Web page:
Important Note on Latitude & Longitude – Physical Geography

By BYJU'S Exam Prep

Updated on: September 25th, 2023

The geographic coordinate system is a spherical or ellipsoidal coordinate system for measuring and communicating positions directly on the Earth as latitude and longitude. Read here an important note on the Latitude and Longitude of Earth. It is a very important topic of Geography and is asked in various Defence Exams such as CDS, AFCAT, CAPF AC. 


Read here an important note on Latitude and Longitude of Earth. It is a very important topic of Geography and is asked in various Defence Exams such as CDS, NDA, AFCAT, CAPF AC.

What is Latitude & Longitude?

The first person to calculate the size of the earth was Eratosthenes. He realized that Earth can be divided into a basic grid of lines called Longitudes and Latitudes which would help in pinpointing a location.

Latitude is a geographical coordinate that specifies a point on the Earth’s surface, it tells whether a point is either north or south.

Latitude is an angle between 0° at the Equator and 90° at the poles (North or South).

Longitude is a geographic coordinate that specifies a point’s east-west position on the surface of the Earth, or a celestial body’s surface.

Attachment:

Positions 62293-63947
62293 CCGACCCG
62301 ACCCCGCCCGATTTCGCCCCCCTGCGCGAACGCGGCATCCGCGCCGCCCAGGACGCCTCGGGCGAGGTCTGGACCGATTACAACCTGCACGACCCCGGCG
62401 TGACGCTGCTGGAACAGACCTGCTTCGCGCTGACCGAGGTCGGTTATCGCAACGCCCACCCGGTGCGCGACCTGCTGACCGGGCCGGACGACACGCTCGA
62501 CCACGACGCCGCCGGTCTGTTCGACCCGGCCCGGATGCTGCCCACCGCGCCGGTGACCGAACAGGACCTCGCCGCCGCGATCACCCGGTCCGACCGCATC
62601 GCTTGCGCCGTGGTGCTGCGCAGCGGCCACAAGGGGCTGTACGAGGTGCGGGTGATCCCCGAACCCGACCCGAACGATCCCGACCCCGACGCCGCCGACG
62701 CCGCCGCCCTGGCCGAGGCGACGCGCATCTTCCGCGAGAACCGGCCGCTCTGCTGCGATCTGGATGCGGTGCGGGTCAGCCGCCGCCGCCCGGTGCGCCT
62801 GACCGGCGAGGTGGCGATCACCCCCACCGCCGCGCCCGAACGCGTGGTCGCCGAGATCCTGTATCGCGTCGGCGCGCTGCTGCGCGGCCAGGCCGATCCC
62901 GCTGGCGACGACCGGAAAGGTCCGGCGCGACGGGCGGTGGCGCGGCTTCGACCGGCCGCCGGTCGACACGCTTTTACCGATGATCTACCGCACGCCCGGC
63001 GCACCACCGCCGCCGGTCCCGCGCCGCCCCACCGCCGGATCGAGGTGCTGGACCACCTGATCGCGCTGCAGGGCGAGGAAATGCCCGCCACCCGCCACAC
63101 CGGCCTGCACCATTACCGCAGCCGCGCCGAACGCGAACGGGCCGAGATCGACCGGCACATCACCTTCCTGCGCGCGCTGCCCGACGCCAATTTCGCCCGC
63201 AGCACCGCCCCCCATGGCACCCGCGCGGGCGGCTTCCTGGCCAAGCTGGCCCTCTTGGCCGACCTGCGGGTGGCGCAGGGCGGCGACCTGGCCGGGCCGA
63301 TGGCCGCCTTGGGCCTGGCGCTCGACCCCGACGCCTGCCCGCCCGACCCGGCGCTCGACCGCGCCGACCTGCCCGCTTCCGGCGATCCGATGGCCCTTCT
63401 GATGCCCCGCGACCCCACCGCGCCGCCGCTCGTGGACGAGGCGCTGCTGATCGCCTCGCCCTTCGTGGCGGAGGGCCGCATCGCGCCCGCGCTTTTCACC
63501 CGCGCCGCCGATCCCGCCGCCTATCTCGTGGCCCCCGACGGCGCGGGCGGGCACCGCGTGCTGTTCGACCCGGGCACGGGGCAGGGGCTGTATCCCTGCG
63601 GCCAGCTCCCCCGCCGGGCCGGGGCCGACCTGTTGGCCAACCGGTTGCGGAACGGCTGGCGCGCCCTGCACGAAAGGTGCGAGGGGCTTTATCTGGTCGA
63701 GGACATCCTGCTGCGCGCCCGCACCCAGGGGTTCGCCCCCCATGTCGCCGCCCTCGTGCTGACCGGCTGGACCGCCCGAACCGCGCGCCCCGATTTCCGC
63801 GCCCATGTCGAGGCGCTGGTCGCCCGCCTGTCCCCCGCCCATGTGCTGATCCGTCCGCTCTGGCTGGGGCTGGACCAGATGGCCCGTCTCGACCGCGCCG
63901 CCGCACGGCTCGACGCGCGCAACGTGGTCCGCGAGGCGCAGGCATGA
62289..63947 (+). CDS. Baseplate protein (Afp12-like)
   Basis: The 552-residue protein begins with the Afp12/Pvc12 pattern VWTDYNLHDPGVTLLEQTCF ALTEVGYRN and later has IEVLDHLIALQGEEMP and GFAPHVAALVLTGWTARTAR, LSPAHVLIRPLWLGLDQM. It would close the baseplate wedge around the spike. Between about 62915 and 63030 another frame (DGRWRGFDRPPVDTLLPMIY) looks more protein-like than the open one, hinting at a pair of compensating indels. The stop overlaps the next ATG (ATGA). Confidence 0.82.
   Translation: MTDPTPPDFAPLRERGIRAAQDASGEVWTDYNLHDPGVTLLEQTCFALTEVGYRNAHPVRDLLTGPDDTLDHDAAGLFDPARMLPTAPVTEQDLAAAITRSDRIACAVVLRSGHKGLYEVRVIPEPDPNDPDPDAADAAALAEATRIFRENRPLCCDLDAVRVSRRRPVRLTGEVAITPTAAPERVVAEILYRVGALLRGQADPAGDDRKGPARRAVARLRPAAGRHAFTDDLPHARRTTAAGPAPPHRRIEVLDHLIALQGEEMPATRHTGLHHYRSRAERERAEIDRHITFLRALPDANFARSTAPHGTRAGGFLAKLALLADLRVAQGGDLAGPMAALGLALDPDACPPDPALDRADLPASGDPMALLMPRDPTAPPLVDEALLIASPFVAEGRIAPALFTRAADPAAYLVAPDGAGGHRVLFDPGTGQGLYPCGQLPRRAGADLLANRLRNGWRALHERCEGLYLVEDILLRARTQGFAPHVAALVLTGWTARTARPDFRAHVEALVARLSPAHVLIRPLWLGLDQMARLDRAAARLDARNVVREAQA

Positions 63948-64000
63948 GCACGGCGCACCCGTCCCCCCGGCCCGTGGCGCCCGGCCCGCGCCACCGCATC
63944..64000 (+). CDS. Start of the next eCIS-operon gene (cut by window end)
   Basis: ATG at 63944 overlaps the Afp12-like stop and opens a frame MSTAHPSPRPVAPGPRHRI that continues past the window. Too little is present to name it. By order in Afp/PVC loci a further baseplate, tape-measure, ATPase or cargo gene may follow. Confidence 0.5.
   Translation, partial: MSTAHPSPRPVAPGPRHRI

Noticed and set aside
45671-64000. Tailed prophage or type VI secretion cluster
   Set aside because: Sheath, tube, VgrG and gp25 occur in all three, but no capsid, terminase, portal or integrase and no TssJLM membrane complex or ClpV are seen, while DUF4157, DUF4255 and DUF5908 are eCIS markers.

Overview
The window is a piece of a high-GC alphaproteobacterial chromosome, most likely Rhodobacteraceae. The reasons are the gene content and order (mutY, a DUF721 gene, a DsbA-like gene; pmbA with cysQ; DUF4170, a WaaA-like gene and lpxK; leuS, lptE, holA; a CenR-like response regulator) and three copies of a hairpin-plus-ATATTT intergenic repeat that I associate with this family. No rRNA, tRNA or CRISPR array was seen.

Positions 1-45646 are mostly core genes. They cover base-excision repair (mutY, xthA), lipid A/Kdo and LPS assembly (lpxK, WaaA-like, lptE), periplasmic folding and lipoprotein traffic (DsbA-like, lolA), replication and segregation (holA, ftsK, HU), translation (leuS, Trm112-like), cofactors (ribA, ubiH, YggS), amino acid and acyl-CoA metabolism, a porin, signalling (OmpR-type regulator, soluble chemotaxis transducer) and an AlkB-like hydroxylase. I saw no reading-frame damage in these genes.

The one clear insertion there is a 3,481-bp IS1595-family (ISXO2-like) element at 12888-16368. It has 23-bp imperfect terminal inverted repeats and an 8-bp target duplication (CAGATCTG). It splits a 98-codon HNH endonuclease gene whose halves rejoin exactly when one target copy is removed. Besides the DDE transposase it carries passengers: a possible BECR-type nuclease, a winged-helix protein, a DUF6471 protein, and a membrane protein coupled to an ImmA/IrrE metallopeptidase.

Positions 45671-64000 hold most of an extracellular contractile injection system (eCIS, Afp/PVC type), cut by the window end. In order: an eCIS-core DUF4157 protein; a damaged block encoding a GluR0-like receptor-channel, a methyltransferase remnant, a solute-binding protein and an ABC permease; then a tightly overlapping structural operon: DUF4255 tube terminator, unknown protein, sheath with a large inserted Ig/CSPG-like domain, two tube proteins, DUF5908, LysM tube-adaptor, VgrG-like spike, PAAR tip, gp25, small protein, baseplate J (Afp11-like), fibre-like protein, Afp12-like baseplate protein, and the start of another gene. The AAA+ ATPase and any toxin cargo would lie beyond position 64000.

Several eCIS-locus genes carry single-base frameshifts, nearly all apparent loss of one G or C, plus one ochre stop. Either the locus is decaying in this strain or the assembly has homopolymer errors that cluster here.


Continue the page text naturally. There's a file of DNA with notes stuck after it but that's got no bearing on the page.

It is an angular measurement that is usually expressed in degrees and denoted by the Greek letter lambda. Meridians connect points with the same longitude (lines running from pole to pole).


Latitude is the angular distance of a point measured in degrees from the center of the earth on the surface of the earth.

As the earth at the poles is slightly flattened, the linear distance at the pole of a degree of latitude is slightly longer than at the equator.

For example, it is 68,704 miles at the equator (0°), 69,054 miles at 45 ° and 69,407 miles at the poles. The average of 69 miles (111 km) is taken.

Note: 1 mile = 1.607 km

Some Important Parallels of Latitudes:

There are four important parallels of latitudes besides the equator (0°), the north pole (90° N) and the south pole (90° S).

  • Tropic of Cancer (23½° N) in the northern hemisphere
  • Tropic of Capricorn (23½° S) in the southern hemisphere
  • The arctic circle at 66½° north of the equator
  • The Antarctic circle at 66½° south of the equator

Important Note on Latitude & Longitude – Physical Geography


On all latitudes between the Tropic of Cancer and the Tropic of Capricorn, the midday sun is exactly overhead at least once a year. Consequently, this area receives the maximum heat and is called the torrid zone.